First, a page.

Introduction

This is the chapter web page to support the content in Chapter 1 of the book: Exploring BeagleBone – Tools and Techniques for Building with Embedded Linux. The summary introduction to the chapter is as follows:

In this chapter, you are introduced to the BeagleBone platform hardware. The chapter focuses on the BeagleBone Black and the various subsystems and physical inputs/outputs of the board. In addition, the chapter lists accessories that can be very helpful in developing your own BeagleBone-based projects. By the end of this chapter, you should have an appreciation of the power and complexity of this computing platform. You should also be aware of the first steps to take to protect your board from physical damage.

Learning Outcomes

After completing this chapter, you should be able to:

  • Describe the capability of the BeagleBone, and its suitability for different project types.
  • Source the important documents that will assist you in working with the BBB platform.
  • Describe the major hardware systems and subsystems on the BBB.
  • Identify important accessories that you can buy to enhance the capability of your BBB.
  • Have an appreciation of the power and complexity of the BBB as a physical computing platform.
  • Be aware of the first steps to take in protecting your board from physical damage.

Digital Media Resources

Here the digital resources referred to in the chapter web page are provided. There are high-resolution versions of some of the important figures and links to videos, resources and websites that are described in the chapter.

BeagleBone Black Poster

The BeagleBone Black Poster (Figure 1-3, Figure 1-4) and the P8/P9 Expansion Headers (Figure 1-5) are each each available for download as high-resolution PNG raster format and a high-resolution PDF vector-mapped format images using the following links:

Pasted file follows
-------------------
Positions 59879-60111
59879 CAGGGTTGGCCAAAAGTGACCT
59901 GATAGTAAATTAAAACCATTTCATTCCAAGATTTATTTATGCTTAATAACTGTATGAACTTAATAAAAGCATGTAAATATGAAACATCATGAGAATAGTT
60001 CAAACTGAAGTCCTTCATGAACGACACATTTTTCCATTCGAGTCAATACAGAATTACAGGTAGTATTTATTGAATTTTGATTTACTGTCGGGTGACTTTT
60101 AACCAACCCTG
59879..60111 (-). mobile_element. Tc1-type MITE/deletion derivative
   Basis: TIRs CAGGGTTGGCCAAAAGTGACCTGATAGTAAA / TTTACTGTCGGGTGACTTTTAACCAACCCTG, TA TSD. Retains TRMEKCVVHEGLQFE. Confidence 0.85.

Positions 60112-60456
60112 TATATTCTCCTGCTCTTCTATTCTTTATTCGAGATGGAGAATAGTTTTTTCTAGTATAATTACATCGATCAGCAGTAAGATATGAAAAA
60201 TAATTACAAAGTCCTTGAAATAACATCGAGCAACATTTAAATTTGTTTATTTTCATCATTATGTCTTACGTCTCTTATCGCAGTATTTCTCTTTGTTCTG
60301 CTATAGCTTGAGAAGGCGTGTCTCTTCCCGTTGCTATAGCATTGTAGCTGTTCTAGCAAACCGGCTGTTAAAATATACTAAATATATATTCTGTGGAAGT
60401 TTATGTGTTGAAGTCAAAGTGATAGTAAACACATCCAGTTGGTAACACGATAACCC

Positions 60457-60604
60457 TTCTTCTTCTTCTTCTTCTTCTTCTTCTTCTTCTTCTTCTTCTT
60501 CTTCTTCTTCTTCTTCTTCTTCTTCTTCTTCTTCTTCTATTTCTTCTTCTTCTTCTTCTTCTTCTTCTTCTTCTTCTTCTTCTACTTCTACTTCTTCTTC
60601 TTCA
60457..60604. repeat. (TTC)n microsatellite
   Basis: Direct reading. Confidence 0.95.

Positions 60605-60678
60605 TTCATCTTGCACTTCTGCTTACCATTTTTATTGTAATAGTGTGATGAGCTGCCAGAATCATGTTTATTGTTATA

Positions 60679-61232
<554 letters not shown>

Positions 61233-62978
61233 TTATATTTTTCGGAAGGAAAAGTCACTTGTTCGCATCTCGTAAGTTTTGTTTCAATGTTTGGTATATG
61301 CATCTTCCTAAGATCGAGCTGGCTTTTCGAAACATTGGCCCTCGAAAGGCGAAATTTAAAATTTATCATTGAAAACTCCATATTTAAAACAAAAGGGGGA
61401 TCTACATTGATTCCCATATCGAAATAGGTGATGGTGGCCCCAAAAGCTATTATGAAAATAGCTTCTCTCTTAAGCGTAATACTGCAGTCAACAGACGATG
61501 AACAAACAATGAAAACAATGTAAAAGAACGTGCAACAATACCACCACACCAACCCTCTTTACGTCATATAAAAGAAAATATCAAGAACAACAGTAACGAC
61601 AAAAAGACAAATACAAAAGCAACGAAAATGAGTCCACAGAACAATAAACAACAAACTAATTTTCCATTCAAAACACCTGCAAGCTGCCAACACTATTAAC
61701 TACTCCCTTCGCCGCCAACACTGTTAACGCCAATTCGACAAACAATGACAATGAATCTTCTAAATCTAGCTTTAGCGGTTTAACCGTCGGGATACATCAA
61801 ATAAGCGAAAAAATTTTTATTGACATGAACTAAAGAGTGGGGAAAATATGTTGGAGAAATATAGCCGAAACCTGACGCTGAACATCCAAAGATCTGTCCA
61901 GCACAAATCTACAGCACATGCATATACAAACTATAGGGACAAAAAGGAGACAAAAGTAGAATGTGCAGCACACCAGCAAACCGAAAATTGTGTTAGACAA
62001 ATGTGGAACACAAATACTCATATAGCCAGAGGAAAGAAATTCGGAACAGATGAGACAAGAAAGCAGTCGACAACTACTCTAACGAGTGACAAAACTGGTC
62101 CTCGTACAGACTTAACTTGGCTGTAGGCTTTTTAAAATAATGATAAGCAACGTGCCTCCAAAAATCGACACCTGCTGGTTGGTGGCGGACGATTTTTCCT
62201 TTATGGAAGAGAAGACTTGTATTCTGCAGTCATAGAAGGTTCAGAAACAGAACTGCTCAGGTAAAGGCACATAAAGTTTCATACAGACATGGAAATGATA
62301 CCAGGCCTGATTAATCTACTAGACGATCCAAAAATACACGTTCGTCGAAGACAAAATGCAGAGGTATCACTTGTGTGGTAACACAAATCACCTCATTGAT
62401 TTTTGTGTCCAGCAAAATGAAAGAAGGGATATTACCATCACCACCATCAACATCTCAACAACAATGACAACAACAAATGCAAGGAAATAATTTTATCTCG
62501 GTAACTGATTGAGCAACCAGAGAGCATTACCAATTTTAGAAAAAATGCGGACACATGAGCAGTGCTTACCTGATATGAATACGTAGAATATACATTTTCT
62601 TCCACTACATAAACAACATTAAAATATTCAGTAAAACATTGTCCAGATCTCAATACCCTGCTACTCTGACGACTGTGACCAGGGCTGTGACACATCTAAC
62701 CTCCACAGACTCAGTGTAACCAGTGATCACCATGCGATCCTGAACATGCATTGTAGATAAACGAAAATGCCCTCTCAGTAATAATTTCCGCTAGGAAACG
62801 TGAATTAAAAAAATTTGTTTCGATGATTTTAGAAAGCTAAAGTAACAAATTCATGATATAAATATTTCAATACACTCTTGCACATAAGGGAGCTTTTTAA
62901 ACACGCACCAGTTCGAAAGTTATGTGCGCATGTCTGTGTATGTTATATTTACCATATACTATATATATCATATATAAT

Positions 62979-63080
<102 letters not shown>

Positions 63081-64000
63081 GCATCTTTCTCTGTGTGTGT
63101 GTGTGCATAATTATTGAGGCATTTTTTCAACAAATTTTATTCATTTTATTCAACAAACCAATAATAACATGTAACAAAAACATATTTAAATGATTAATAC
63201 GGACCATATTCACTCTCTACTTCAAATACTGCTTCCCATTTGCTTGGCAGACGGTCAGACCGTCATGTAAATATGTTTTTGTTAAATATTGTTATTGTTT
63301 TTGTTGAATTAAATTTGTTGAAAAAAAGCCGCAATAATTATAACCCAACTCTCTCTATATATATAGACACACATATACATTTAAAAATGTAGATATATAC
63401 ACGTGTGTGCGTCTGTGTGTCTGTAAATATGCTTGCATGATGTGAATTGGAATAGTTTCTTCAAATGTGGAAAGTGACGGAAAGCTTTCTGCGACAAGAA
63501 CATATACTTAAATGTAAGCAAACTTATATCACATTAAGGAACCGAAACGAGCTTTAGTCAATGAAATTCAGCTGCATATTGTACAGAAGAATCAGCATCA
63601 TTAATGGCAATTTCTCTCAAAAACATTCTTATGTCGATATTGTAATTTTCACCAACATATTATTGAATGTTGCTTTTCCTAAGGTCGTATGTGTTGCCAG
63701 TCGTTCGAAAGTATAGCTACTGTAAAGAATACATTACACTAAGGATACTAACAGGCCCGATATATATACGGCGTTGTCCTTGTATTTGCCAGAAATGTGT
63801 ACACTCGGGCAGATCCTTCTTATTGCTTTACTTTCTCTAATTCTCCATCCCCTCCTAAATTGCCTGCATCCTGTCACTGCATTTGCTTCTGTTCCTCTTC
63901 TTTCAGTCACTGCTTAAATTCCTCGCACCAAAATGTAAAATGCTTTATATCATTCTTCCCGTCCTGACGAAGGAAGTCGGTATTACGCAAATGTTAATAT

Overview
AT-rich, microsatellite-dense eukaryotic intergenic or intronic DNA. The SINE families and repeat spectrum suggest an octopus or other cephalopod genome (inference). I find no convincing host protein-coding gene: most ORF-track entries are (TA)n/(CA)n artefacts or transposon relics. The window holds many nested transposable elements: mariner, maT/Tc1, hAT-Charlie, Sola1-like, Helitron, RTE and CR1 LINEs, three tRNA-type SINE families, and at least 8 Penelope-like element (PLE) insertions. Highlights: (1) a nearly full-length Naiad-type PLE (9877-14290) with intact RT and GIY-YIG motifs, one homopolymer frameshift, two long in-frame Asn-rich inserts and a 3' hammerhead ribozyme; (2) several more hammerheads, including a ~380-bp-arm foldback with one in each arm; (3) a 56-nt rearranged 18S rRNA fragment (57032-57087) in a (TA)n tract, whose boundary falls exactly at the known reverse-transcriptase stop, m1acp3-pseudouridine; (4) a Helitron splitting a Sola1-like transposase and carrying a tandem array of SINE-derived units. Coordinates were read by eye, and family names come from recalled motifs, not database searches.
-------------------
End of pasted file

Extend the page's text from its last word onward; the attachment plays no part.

The poster images are large format images that have been rendered for an A3 page size, which is 11.69″ x 16.53″ (29.7cm x 42.0cm) in dimension.

Products Described in this Chapter

Here are links to some of the products that are used in this chapter. Please do your own due diligence on these products and the retailers that are identified:

FTDI-cable

The USB-to-serial UART TTL cable is used throughout  this book, for debugging problems with the BeagleBone, for viewing and interacting with the console as the board is booting and finally it is used for programming a low-cost Arduino Pro (3.3V) module. There are several products available such as those on Amazon: There is an official TTL-232R-3V3 cable, and lower cost alternatives (that have not been tested) such as the GearMo 3.3V Header-like TTL-232R-3V3 cable.935125-c01f010d

It is also very useful to have a 2A 5V regulated power supply, especially if you are planning to connect the BeagleBone to a Wi-Fi adapter, USB webcam or LCD cape. It is always useful to have such a power supply for writing a new image to the eMMC. Here are a few such examples: 2A 5V power supplies on Amazon.com.

Manufacturing the BeagleBone

CircuitCo has provided a short video of the BeagleBone Black manufacturing process, which highlights the complexity of the device manufacture and the steps that goes into its manufacture.

External Resources

Important Documents

External Web Sites

The AM335x Technical Reference Manual (TRM)

The BeagleBone Black System Reference Manual (SRM)

The BeagleBoard.org website provides the main support for this platform, with software guides, community links, and downloads to support your development. An excellent “Getting Started” guide and blog is available at the website

BeagleBone Black P8/P9 Header Labels (from www.logicsupply.com)

The BeagleBone Black P8 and P9 pin labels from www.logicsupply.com. These labels can be printed at 100% scale on label paper and affixed to each side of the P8 and P9 headers.

Introductory Books:

Errata

  • Page 7. In one instance XBMC is accidentally written as XMBC. It was recently renamed to Kodi (See: kodi.tv).
  • Page 14. Under BeagleBone Accessories, the BBB is packaged with a mini-USB plug to USB A plug cable, not a micro-USB plug to USB A plug cable. This is described correctly elsewhere.